Different people have different search needs depending on their objectives, and context within the org. Google, for example, offers many separate search experiences, with specific functionalities. Take a look at Google Scholar, Google Finance, and Google Shopping. Many
of us use the regular ol’ Google to find research reports when we could use Scholar; it offers a different set of filters down the left of the results page (published date, for example) and identifies publicly available versions of subscription content.
The regular ol’ Google offers simplicity, something everyone seems to shout for, yet Google offers some incredibly powerful (and non-intuitive) features that you must learn to use. Try Googling ‘Google tips’ and try ‘Google tricks’ if you have time to spare). So, if you can learn to get so much more out of Google, shouldn’t we help people learn how to use our intranet search? Martin says everybody needs training. Do you even have a search tips page? Roche Pharmaceuticals has a comprehensive Intranet Academy site to support its 90,000 intranet users which includes pithy search tips.
4. Relevance scanning
How do you, as an individual, recognise what is relevant on the search results page? (You know what they say about page two on Google it’s a good place to hide a body. What makes you click a result and what makes you start your search query all over again? So what is it about the results display that makes a person feel confident in clicking and opening / viewing a piece of content? Going back to the first point, titles are so important. Clickable author names can be valuable as often we want to find a person rather than a document. ‘People search’ is also very important and very challenging. You are trying to find “Michael Slanofski”, but will your people search engine find Michał Szklanowski or just tell you there is no such person?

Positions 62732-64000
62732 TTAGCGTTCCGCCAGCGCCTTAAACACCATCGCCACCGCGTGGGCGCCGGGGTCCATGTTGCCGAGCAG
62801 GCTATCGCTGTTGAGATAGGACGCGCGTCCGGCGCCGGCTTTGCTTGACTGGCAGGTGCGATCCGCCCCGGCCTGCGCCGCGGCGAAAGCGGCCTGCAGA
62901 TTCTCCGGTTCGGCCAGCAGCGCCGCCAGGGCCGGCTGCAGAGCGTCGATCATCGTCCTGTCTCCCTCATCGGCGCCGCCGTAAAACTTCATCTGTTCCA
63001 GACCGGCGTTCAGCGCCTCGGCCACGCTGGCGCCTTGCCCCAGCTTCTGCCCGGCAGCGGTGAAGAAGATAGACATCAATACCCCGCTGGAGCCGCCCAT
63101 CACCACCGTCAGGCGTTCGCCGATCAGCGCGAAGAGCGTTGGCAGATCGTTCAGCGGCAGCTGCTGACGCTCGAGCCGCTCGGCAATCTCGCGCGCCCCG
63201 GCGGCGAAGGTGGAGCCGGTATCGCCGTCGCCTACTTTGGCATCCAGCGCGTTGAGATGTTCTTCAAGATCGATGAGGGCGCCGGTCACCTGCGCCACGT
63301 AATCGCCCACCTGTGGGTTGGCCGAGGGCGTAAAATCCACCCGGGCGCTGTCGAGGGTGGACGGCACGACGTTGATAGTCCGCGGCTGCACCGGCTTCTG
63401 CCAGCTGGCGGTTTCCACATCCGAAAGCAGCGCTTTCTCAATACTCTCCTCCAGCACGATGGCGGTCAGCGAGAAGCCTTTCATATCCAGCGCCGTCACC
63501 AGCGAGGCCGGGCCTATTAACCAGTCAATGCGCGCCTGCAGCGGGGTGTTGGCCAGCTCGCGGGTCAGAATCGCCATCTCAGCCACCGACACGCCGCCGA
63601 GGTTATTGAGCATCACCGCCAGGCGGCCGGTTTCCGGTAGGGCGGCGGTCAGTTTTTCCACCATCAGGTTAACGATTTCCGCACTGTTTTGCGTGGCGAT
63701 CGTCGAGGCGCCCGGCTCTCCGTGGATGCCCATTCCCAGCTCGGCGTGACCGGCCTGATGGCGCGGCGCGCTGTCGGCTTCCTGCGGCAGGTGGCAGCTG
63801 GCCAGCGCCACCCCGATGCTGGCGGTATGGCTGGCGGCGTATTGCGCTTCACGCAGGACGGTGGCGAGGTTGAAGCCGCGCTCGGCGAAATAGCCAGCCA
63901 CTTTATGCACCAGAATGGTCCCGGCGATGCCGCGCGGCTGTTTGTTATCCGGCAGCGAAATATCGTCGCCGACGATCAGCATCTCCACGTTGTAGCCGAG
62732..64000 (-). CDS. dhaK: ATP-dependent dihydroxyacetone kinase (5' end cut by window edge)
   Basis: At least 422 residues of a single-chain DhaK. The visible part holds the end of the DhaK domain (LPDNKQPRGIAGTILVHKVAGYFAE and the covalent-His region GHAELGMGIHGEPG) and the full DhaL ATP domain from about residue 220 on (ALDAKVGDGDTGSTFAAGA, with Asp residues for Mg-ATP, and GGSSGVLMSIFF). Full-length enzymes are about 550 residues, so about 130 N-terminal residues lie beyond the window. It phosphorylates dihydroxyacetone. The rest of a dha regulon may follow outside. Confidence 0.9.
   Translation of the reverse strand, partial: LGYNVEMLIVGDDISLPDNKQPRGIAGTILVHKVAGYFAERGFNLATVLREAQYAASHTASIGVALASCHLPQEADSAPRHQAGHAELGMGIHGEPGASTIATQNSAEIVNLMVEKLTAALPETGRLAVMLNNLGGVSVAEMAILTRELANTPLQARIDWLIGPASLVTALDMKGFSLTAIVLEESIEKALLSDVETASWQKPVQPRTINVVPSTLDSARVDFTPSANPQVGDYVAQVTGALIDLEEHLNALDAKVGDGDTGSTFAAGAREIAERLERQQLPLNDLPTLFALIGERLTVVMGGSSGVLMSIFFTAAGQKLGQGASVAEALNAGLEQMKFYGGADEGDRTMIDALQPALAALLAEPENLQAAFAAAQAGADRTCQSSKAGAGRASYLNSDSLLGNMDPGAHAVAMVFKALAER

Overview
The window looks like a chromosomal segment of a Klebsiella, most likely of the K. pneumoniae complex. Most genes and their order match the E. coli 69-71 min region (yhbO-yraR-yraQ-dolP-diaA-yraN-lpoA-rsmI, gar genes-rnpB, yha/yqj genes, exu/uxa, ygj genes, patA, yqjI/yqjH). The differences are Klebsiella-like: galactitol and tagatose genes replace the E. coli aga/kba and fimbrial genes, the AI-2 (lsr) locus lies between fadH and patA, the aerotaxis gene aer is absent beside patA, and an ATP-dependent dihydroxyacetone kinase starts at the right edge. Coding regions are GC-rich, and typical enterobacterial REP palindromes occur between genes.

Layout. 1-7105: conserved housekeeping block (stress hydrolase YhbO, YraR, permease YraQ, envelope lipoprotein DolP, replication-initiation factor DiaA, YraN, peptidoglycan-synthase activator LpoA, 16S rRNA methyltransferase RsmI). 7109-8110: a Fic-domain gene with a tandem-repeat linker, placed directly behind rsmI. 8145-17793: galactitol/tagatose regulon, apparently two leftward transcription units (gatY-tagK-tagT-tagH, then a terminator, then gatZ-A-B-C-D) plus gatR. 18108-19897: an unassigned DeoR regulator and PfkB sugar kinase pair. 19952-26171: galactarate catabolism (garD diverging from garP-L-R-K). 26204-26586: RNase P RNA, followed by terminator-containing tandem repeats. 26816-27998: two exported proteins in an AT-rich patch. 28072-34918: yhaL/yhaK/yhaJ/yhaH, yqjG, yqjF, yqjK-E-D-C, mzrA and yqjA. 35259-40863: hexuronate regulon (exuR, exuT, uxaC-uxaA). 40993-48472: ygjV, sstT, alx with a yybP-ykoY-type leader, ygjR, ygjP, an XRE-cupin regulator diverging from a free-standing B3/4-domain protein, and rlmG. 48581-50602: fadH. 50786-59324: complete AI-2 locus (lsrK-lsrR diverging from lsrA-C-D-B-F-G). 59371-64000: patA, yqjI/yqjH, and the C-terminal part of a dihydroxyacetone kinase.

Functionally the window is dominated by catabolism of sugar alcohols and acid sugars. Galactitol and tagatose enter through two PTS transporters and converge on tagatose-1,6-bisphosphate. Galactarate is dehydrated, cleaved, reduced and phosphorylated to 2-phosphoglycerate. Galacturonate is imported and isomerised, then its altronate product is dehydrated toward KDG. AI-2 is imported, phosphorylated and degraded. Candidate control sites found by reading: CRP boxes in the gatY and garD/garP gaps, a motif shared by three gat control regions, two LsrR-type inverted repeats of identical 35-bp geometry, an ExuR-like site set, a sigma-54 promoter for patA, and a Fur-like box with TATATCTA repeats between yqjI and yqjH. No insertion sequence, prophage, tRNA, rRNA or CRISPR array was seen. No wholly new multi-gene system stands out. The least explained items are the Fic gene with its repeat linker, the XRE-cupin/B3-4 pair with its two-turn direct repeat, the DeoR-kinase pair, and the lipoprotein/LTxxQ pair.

The search engine can only surface (show) what it has access to – it cannot re-interpret your document’s title or the rambling opening paragraph of your news articles. Does your content carry its last modified date on it, or is that date merely when IT migrated the content to a new server?
5. Search support team
Search applications are at the intersection of database design, computational linguistics, the mathematics of probability, and user interface design — creating a decision-support application, not just a search tool. IT and business teams have to be brought together by the search manager. Most organisations have a webmaster, but never a searchmaster. Without search team members tracking search logs, training users, and developing better relevance tuning, all the technology will be wasted.
I very much look forward to learning more from Martin during his search workshop in April, and I hope you’ll join me in attending. Martin will cover website search, intranet search, and enterprise search. It’s a semi-structured hands-on workshop, not overly technical, and Martin says that you’re welcome to discuss the agenda with him right now, should you wish to contact or tweet him.
- Martin White’s enterprise, intranet, and website search lab – April, London.